Green groups say incinerators left idle as recycling cuts waste

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ENVIRONMENTAL groups have warned the Government that plans to build or expand multi-million pound incinerators in Yorkshire will be a “huge waste of public money” because more recycling will mean less waste to burn.

New incinerators in Leeds, Allerton Park near Harrogate, South Yorkshire’s Dearne Valley and Bradford are all in the pipeline, with Leeds City Council signing a £460m contract with waste contractor Veolia only last Thursday.

However opponents of incineration have predicted that more material will be removed from the waste stream under Government recycling targets, leaving taxpayer-funded facilities starved of materials and eventually standing idle.

Friends of the Earth said plans for Sheffield’s existing incinerator, which will see more waste brought in from outside the city, demonstrated the “fundamental problem” with building more waste burning plants across the region.

Simon Bowens, the group’s Yorkshire campaigner, said the Sheffield site, which is also run by Veolia, was having to import more waste from neighbouring areas because growing recycling in the city had left less waste to burn.

He added: “Sheffield has recently moved from weekly to fortnightly bin collections and this has seen the level of recycling grow. This in turn means Veolia is having to ask for permission to bring in more waste from elsewhere.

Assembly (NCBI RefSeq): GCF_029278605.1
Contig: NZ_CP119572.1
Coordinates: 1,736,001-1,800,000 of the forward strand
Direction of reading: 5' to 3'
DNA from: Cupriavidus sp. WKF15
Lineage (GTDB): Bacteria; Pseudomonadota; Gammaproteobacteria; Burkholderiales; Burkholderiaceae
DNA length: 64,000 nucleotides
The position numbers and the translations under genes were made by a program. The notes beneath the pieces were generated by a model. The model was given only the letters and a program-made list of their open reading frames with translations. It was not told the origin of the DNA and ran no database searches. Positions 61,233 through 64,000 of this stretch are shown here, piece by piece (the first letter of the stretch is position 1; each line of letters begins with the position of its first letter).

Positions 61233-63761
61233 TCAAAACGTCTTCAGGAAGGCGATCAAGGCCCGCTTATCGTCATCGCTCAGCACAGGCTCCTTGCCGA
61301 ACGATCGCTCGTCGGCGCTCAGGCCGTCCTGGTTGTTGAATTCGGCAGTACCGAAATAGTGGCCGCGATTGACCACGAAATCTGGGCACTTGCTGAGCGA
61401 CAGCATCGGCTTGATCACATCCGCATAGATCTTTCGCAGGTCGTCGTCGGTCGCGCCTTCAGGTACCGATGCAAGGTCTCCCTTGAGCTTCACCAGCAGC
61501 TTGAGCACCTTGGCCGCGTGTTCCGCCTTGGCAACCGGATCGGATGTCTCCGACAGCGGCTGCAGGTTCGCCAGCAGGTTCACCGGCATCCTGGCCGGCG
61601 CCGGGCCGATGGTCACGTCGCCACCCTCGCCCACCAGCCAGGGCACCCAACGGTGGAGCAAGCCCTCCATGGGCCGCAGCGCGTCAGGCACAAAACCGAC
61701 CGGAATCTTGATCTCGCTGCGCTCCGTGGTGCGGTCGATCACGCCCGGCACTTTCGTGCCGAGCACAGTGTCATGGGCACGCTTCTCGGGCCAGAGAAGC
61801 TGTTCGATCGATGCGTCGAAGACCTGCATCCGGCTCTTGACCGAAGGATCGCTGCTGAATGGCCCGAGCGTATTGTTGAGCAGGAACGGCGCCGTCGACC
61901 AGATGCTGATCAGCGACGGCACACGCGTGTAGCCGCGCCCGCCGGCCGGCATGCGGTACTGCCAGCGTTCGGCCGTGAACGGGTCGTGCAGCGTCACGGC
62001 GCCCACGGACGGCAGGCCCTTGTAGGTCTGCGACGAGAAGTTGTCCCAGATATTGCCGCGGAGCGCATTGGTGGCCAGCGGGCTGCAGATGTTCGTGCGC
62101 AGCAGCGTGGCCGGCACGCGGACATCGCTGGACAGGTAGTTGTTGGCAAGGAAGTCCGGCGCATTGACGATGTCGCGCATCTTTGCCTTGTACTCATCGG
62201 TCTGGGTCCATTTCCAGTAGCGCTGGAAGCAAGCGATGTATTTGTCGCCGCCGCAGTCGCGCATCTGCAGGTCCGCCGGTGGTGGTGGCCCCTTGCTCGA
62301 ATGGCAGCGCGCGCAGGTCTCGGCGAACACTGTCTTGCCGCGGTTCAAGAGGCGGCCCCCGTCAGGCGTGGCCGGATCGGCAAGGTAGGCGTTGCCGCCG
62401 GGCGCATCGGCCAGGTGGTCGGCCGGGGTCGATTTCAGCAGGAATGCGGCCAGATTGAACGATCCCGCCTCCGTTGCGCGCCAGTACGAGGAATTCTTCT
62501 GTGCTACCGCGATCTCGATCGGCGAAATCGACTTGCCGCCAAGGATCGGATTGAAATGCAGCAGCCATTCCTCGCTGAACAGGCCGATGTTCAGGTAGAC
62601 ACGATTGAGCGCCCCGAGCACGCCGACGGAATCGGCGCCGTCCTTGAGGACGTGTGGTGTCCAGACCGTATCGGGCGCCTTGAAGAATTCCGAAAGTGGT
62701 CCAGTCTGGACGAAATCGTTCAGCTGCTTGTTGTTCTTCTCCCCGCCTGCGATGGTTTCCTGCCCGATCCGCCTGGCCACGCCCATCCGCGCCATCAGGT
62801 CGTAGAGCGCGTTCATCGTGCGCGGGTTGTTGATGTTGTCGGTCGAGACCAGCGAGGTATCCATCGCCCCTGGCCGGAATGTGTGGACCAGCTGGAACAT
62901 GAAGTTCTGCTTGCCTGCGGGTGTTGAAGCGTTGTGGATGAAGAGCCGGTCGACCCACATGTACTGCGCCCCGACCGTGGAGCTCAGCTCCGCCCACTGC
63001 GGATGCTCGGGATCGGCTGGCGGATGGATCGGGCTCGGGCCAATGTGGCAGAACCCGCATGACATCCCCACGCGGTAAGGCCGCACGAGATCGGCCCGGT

“But this demonstrates the huge contradiction in the way that councils are dealing with waste. Their ambitious recycling targets just don’t fit together with their proposals for massive waste burners to deal with rubbish.

“Having to drag more waste in from neighbouring authorities means more lorries on the road, and as neighbouring areas increase recycling and build their own burners, authorities like Sheffield will no longer be able to feed the beast.

“It stands to reason that if existing incinerators are under-capacity the problem will get worse as more and more are built. If you are building them here, there and everywhere you can’t get enough waste to keep them running.”

Veolia will not be able to increase the amount of waste brought into its Sheffield facility without council approval because the amount of “out of city waste” is governed by a planning condition laid down when the site was built.

The company argues that its energy recovery facility, which generates electricity for the National Grid as well as heat which is supplied to public buildings, must be allowed to operate at its “optimum efficiency”.

Currently it takes 50,000 tonnes of its 225,000 tonnes a year waste capacity from outside Sheffield but its application to vary its planning permission seeks to increase this to 65,000 tonnes a year as waste levels from the city dwindle.

Nigel Williams, Veolia’s Sheffield director, said waste would be brought in from a “slightly bigger catchment area” taking in north Nottinghamshire and Derbyshire as well as other areas of South Yorkshire.

He added: “The planning application will not lead to any physical changes at the energy recovery facility or any increase to the existing capacity.

“Energy regulator Ofgem has recently highlighted a fear that the number of energy generating facilities in the country may be inadequate to meet increasing energy demands in the coming years.

“Facilities such as the one we have here in Sheffield recovers energy from waste that would otherwise be lost by going to landfill.

“The plant is pivotal to the city’s low carbon strategy and it is vital that it operates at optimum efficiency.”

Mr Bowens said Friends of the Earth would continue to campaign against increasing use of incinerators for waste despite claims that it produced energy which would otherwise be lost.

He added: “There are much more intelligent ways of dealing with waste than burning it.”